Unfortunately, this is just the beginning of it all. Venezuela is hitting unprecedented levels of hyperinflation, violent crime is at an all-time high too. According to the Mirror, eight of the 50 most dangerous cities in the world are in Venezuela, one of which is my hometown of Maracaibo.

When you see your hometown, the streets where you and your friends played in, where you went to school, called one of the most dangerous cities in the world, it is heartbreaking. Millions of Venezuelans pulled the short straw: they are still stuck there, with no bright future ahead of them.

I, on the other hand, have been lucky, more than lucky. I truly cannot begin to put into words how fortunate I truly am to have left when I did.  Here, I have gotten a better education than I ever would have in Venezuela. Here, I have made better friends than I ever had in Venezuela. I have loved and laughed here, more than I ever had in Venezuela.

I miss home, my real home, more than ever, but I push on. This country has welcomed my family and I with open arms and there is nothing I can do to repay the kindness that people here have shown us. We came with nothing, absolutely nothing aside from a few bags and the clothes on our backs.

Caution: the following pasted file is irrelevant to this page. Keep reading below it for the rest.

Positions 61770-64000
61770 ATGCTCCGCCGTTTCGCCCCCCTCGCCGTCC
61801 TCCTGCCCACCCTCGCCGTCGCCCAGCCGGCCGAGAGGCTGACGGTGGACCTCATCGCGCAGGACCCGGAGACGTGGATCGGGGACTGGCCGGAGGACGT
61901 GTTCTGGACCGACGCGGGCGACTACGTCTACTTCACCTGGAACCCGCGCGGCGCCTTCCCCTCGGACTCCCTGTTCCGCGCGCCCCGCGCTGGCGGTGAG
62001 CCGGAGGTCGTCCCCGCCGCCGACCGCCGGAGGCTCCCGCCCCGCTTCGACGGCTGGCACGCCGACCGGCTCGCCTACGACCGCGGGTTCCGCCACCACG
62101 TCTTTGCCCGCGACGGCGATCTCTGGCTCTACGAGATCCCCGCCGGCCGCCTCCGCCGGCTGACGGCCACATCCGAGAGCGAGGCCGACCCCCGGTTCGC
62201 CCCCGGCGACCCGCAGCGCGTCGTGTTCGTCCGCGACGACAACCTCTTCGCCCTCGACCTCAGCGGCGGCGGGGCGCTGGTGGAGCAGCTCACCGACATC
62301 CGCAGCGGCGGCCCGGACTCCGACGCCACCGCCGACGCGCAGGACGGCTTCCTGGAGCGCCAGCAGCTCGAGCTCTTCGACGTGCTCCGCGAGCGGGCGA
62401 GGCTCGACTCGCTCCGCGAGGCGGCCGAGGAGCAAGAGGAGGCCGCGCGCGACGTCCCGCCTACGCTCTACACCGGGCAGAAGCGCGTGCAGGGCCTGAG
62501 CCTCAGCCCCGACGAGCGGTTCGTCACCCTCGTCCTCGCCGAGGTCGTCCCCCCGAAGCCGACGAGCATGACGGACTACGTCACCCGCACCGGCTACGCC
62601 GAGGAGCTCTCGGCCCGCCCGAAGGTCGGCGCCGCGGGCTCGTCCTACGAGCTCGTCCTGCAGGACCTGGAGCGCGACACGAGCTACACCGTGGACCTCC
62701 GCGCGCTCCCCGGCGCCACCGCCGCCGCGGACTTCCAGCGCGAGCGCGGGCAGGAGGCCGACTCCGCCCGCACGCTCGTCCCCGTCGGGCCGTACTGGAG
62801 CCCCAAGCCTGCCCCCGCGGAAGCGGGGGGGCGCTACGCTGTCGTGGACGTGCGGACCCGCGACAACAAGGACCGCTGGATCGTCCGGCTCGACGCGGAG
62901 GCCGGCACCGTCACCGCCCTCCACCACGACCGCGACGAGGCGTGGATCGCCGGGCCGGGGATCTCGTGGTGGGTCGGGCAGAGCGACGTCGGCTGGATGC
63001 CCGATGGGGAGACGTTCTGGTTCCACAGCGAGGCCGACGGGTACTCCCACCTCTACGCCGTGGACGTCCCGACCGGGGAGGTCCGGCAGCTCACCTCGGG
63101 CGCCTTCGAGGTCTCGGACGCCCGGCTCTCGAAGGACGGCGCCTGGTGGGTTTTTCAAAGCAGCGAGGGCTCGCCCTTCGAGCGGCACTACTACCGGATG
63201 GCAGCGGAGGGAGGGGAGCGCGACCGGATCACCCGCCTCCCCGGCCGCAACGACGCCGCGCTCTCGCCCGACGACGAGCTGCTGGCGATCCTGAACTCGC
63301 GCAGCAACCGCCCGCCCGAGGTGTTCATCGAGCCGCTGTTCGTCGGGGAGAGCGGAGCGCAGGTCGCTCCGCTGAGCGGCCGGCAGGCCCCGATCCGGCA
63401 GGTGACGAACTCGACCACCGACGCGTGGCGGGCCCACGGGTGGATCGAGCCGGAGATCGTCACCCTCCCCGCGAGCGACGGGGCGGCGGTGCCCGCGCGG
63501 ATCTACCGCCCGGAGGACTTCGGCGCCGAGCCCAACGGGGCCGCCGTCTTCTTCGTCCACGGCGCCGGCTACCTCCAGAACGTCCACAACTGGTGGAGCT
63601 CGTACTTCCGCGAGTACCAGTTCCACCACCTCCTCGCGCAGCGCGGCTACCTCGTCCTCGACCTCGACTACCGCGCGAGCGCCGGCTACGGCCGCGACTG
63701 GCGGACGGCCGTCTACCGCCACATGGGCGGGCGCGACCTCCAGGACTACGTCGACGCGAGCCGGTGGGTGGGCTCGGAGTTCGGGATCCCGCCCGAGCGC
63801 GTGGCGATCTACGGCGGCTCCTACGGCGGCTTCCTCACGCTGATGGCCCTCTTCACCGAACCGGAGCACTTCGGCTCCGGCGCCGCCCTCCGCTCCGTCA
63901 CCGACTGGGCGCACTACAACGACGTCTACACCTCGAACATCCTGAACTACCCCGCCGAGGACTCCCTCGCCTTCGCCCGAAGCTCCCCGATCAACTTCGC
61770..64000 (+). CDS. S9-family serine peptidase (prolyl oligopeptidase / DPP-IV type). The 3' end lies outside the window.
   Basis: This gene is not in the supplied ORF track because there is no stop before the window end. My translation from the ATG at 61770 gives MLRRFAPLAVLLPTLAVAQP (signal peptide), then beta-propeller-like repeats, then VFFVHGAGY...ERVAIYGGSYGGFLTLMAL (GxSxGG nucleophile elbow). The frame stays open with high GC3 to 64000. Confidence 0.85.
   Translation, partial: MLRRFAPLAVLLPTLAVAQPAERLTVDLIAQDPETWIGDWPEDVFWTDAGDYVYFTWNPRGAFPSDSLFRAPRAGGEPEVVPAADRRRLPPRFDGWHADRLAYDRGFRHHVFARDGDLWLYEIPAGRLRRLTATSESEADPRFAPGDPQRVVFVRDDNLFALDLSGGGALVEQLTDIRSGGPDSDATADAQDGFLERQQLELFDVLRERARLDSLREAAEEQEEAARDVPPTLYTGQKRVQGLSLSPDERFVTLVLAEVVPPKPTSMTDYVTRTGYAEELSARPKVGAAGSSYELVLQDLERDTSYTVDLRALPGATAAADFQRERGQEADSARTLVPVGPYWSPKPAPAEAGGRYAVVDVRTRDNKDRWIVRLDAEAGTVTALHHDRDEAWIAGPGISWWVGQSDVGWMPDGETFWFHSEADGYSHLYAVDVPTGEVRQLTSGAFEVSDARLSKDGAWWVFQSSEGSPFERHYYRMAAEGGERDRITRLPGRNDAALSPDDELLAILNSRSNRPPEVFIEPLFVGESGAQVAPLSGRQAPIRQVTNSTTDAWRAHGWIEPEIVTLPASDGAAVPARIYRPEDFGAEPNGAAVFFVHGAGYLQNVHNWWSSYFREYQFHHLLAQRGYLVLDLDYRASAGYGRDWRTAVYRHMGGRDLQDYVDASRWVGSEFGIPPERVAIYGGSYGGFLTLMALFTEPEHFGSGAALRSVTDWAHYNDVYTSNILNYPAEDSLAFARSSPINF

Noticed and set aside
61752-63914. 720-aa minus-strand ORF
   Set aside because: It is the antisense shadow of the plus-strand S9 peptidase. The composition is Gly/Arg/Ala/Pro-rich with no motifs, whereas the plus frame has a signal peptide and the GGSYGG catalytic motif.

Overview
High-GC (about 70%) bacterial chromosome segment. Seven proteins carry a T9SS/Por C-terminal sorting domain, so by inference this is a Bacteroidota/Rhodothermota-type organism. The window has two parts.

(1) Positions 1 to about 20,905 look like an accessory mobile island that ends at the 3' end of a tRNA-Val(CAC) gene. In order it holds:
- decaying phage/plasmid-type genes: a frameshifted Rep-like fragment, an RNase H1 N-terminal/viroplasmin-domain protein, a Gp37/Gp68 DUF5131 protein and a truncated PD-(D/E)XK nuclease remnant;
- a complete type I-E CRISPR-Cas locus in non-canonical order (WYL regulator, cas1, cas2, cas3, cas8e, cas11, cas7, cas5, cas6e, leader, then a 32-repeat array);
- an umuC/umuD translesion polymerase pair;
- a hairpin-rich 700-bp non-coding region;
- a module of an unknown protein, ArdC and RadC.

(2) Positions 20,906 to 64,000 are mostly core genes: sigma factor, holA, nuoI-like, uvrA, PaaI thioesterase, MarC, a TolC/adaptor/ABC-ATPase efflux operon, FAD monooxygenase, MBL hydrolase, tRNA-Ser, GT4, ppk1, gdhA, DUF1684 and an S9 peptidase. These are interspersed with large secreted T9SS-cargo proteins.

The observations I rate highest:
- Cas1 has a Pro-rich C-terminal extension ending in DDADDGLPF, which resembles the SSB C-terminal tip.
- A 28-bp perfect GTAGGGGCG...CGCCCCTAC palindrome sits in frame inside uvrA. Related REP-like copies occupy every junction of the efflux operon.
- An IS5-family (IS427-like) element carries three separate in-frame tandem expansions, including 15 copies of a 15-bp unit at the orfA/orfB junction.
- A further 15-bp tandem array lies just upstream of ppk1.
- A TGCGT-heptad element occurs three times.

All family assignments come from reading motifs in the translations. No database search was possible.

Photo courtesy of Mario Fernandez.

Photo courtesy of Mario Fernandez.

Now I am in college, I have a computer, running water, I can go into any store here and buy what I need without waiting for hours. I have been lucky. I became a citizen Feb. 1, 2012, but this is still only my adoptive country, I am still Venezuelan through and through. This is my story, only one of millions around the world, and one of the few that truly has a happy ending. The United States has been key to that happy ending.

There are immigrants and refugees that have fled war and terrorism. They need protection, they need a future, and this country can provide that future. We cannot prevent people fleeing for their lives from coming here – that is against the values of this country.

Yes, this country has had a dark past—no country is perfect—but we learn, and we make progress. Slowly but surely, we progress. Trump’s “Muslim ban” has prevented people fleeing a region that was destabilized by the United States, and the “Wall” is meant to prevent people fleeing drug wars in Central America from coming here.

This is ludicrous and sickening. These people are fleeing for their lives, for their futures. Why would you deny future leaders entry to this country? Because you’re afraid that they will take your jobs? In that case, education is the issue and you should fix the public education system.

You’re afraid that they will go around and kill citizens? According to Euro news, Islamic terrorists kill nine Americans a year, but armed toddlers kill 21. Why are we not banning toddlers? Your arguments are built on ignorance, fear, and racism.

There is no logical and moral reason to strike down on immigration like that. No, I am not advocating open borders—that will cause as many issues as it will solve—I am advocating for futures. I have said this before and will say it again: I have been lucky. We cannot deny others that same luck and call this country “great.” If you truly want to “Make America Great,” then you need to address the actual issues in the country, not find a scapegoat to blame them on.